Danger! Excitement! Opposition! This is part of the fun of reading. We get to experience adventure from a safe spot. But not too safe.
Things cannot be too easy for our couple. Undeniable attraction, yes. But there are obstacles to overcome. Coming up with external obstacles is the easy part.
There must be internal conflict as well. The hero is falling in love, and he knows that he shouldn’t. He has reasons to back away from the heroine, from mild (self-doubt, fear) to substantial (past history together). The tricky part is that your roadblock must be believable. That is to say, emotionally plausible.
There must be anguish, and yet there is also joy. Because against all odds, and in spite of his doubts and fears, the heroine loves him. This emotional swing, and the triumph of hope and trust over doubt, is what we love about romance fiction.
Here’s an example of internal conflict. The pre-release readers were torn by this scene. They love Jane Austen’s Mr. Darcy, but as a handsome, wealthy, powerful guy. The same intelligent, clever man as Mr. Collins, the overweight stumblebum? Eh, not so much. It took a while to win them over! Here’s a bit from Chapter 19 of Darcy By Any Other Name from his point of view:
Returning to the house was out of the question, for he could not face Elizabeth. Why had he kissed her? He’d asked this question countless times, and the answer was always the same. Weak, he was weak—and thoroughly stupid as well. If he ever had a hope of winning Elizabeth as himself, that hope was gone. For it was Collins she had kissed.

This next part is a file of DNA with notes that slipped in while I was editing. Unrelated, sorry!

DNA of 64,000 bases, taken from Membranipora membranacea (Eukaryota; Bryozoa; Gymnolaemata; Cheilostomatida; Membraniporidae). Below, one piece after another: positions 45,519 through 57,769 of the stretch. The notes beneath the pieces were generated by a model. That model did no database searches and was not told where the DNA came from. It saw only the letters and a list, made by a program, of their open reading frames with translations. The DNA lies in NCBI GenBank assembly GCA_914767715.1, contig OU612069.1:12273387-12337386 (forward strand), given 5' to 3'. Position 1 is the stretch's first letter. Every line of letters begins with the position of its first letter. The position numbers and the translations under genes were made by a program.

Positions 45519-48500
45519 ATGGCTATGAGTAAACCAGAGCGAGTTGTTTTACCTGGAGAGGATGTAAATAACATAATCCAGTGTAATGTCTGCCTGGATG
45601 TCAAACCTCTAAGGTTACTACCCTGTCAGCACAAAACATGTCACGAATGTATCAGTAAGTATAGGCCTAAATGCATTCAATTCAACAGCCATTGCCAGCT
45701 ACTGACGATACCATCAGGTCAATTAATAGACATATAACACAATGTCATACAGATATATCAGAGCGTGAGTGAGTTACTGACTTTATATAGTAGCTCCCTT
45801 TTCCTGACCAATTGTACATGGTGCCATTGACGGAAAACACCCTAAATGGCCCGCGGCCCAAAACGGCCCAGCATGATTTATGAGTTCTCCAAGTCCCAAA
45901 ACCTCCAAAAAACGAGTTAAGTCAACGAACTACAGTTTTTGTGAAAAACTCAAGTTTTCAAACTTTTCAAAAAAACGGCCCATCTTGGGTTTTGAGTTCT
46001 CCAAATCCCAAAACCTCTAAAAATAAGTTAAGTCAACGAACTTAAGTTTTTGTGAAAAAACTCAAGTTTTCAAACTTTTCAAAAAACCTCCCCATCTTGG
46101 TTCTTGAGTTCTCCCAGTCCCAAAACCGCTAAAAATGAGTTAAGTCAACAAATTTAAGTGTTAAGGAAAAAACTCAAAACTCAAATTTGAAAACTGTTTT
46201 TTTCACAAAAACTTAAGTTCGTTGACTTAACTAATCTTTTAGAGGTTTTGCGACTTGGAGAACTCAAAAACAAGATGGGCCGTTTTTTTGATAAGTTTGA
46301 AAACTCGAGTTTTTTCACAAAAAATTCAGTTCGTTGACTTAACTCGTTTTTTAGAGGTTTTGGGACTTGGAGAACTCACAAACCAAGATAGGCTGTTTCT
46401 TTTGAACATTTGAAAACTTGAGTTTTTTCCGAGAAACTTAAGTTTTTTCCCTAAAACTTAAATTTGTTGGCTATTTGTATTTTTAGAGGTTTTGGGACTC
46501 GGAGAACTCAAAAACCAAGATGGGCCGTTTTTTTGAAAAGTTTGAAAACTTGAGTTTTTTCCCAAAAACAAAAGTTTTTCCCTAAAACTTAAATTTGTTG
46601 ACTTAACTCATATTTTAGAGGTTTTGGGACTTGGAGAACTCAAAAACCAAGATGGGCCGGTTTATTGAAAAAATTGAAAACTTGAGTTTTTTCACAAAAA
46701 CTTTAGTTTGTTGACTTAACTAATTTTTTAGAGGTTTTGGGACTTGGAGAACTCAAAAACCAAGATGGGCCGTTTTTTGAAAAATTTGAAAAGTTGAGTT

Collins, the man who would inherit her family’s home. Collins, who would provide an income and stability. It was a prudent move on her part, but there was more to it than that. Elizabeth had loathed Collins and had spurned him without a second thought. But not anymore. Those kisses told Darcy everything.
Meanwhile the rain continued to fall, soaking his coat and cap, running down his face and neck, pooling beneath his collar. Held prisoner by self-accusation, Darcy scarcely noticed.
For who was responsible for Elizabeth’s beguiling change of heart? No one but himself. For some per-verse reason he was unable to resist the delight of her company. Like a fool, he’d abandoned all sense and rushed headlong into love.
For love this was, it could have no other name. To see Elizabeth smile, to join with her in laughing, to spar with her and share confidences—what happiness! And in the end, she preferred him above all men, even George Wickham.
Like a madman, Darcy stood smiling in the rain. Yes, she preferred him to Wickham.
Tomorrow’s post? C is for Chemistry. Thanks so much for stopping by!
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